European consumers are happy to cut down on meat consumption but the products they favour as replacements might come as a surprise.
Just over 40% of consumers from 11 EU countries (not including the UK) have either stopped eating red meat or cut down due to “environmental concerns”, according to a survey of 11,000 people conducted by BEUC, the European consumer organisation.
The study also showed little appetite for insects and lab-grown meat – 10% and 13% respectively said they are willing to cut out meat and replace it with such products.
Plant-based burgers were slightly more popular, especially if they are not produced using genetically modified organisms (33% v 14%).
However, “traditional vegetarian foods” are the preferred substitute – 60% are willing to eschew meat and eat stews, beans and pulses instead.
“Whilst there is a lot of hype around innovative products such as insects, lab-grown meat and algae – many of which are not yet even on the EU market – consumers seem to have little appetite for these ‘high-tech’ solutions,” BEUC noted. “As other alternative protein sources such as pulses (beans, peas and lentils) are likely to have better consumer acceptance, their production and increased consumption should be fostered.”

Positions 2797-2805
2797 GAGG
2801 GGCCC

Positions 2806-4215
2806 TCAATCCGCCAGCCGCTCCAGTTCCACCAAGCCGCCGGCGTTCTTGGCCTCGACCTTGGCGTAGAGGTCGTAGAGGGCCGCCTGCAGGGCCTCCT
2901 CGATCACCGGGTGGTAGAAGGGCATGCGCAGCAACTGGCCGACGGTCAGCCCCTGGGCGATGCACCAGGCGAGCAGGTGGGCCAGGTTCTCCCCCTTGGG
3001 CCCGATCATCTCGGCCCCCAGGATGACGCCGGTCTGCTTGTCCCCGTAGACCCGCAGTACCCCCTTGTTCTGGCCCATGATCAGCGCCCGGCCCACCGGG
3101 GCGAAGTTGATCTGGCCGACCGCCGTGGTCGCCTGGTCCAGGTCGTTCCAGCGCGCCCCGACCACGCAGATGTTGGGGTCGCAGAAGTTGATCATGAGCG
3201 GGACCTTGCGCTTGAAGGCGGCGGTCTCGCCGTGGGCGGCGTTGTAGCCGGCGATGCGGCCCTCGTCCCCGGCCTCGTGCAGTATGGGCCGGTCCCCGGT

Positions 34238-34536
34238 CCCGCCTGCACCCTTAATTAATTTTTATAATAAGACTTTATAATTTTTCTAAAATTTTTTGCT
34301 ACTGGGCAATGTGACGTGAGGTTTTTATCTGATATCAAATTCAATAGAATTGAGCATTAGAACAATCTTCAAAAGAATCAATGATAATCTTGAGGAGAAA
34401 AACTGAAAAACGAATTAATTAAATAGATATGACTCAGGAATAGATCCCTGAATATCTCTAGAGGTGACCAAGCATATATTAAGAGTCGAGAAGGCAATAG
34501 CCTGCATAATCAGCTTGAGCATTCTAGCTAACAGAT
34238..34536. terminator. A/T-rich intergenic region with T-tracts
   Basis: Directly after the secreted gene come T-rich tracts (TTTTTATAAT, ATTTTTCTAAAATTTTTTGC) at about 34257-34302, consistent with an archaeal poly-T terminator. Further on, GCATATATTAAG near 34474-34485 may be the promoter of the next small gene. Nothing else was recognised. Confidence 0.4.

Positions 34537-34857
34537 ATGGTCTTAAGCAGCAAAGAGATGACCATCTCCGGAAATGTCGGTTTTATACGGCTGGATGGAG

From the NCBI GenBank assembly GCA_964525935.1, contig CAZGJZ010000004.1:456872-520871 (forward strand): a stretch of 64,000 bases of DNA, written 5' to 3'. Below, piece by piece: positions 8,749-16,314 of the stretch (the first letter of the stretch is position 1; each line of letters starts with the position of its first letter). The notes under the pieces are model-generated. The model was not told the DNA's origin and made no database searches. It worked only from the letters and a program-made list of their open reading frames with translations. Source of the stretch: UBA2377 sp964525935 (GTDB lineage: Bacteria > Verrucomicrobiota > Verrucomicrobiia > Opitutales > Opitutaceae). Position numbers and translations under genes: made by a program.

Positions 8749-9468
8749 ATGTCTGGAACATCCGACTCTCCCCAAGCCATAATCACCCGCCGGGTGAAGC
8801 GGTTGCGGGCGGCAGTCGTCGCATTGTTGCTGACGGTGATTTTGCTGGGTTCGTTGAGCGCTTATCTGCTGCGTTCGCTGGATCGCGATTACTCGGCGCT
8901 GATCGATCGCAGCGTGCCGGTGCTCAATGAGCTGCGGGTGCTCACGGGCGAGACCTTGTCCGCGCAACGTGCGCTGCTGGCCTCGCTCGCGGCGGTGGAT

BEUC also found an encouraging two thirds open to changing their eating habits to protect the environment. However, price, unclear information and limited availability of “sustainable options” were all seen as barriers.
Last month, the European Commission presented its blueprint for sustainable food and farming. The “Farm to Fork” strategy, which has been put at the heart of the European Green Deal, included targets to reduce the “use and risk of chemical pesticides” by 50% by 2030 and for 25% of total farmland to be under organic systems by the same date (a three-fold increase).
However, the stance on reducing meat consumption was reportedly “softened”. It has recommended restrictions on advertising cheap meat.